NASCAR handed down multiple penalties to four different drivers yesterday and when the news broke, the twitterverse lit up. Tweets full of outrage and anger filled my timeline so quickly that it was hard to keep up.
The biggest outrage seemed to be towards the penalties given to the Penske Racing teams of Brad Keselowski and Joey Logano whose cars failed pre-race inspection because of illegal rear end housings. Each team’s Crew Chiefs have been fined $100,000 and suspended for six championship points’ races as well as put on probation until the end of the year. Their team managers, car chiefs, and team engineers have also been suspended for the next six point’s races and put on probation until the end of the year as well. Each driver has lost 25 Championship points and each car owner has lost 25 owner points. The only comment that Penske Racing released in regards to these penalties was that they were going to appeal, and the paperwork has already been filed.
Many people were outraged by the severity of the penalties given to Penske Racing but looking at the penalties given to the No. 48 team at the beginning of the 2012 season, they are very similar; the only difference is the suspension of the team managers (run down of the No.48 penalties here). The No.48 team appealed the penalties and most were overturned, the fine against Knaus was the only penalty that was not overturned.
I can see the same thing happening in the case of these Penske Racing penalties and since both teams have already filed the appropriate paperwork, both Crew Chiefs and the rest of the team will be in full force this weekend at Kansas.
Michael Waltrip Racing driver Martin Truex Jr came so close to winning Saturday’s night race at Texas but found himself coming up a little too short, literally. After post-race inspection, NASCAR announced that the No. 56 car was too low in front. When NASCAR released the penalties for the No. 56 team, they were pretty predictable. Crew Chief Chad Johnston was fined $25,000 and placed on NASCAR probation until June 5, Truex has been docked 6 driver points and Michael Waltrip has been docked 6 owner points. In a statement released by MWR, they said they will not appeal the penalty.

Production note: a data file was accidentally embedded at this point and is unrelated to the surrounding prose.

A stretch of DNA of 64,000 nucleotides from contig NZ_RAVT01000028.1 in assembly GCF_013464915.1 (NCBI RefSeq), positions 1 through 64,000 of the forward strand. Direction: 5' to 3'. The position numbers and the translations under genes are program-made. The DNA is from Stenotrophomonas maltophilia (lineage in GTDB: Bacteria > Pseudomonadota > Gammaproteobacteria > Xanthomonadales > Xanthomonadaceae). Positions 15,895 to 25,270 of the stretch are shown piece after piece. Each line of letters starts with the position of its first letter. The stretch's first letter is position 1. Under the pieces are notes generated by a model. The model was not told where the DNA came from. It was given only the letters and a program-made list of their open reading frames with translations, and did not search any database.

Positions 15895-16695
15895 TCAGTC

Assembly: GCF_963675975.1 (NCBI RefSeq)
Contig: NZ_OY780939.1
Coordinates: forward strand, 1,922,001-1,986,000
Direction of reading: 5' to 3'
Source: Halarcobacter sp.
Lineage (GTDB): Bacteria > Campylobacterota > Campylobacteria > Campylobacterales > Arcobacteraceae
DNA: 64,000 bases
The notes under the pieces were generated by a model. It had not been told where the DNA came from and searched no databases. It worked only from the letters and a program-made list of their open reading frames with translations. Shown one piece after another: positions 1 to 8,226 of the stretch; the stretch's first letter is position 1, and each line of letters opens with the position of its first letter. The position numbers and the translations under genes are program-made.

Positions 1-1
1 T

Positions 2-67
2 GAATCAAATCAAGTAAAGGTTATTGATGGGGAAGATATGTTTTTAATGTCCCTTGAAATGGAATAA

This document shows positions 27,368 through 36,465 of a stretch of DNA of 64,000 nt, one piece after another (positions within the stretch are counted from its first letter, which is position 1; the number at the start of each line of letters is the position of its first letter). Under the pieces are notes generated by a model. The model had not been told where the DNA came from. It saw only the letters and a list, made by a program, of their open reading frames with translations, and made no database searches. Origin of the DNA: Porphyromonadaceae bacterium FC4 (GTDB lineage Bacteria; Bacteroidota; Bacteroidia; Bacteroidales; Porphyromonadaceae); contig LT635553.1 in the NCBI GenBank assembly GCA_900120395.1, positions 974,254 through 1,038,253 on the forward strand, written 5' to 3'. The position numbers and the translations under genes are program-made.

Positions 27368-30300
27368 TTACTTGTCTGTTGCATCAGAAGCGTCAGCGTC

These penalties won’t be very detrimental to the team but the six points could cost Truex Jr. in the end. Remember the points battle between Tony Stewart and Carl Edwards for the Championship in 2011? The six points Truex lost could be the difference between making the Chase and missing out.
The last set of penalties that NASCAR handed down Wednesday was given to NASCAR Camping World Truck Series driver Ron Hornaday. Hornaday has been penalized by NASCAR following his involvement in an on-track incident on Sunday at Rockingham Speedway. Honaday drives the No. 9 truck and wrecked fellow competitor Darrell Wallace Jr under caution. NASCAR found him in violation of Section 12-1 which is defined as just that, wrecking another competitor under caution. Hornaday has been fined $25,000 and docked 25 championship points and placed on probation until June 12.
His penalty seemed pretty lenient considering this wasn’t the first time someone had been penalized for wrecking someone under caution. Hornaday himself was the victim of Kyle Busch’s rage when Busch wrecked him at Texas under caution in 2011. Busch was immediately parked and suspended. Hornaday’s penalty seemed like a little slap on the wrist compared to Busch’s penalty when in all reality, the incidents were the same.
NASCAR isn’t always consistent when it comes to penalties and fines to drivers and teams, but all in all, I think the ones handed down on Wednesday were right on par with the usual. Expect the Penske Racing penalties to be part of the racing news for the next few weeks as they start the appeals process and see if their outcome is similar to that of the No. 48 team last season.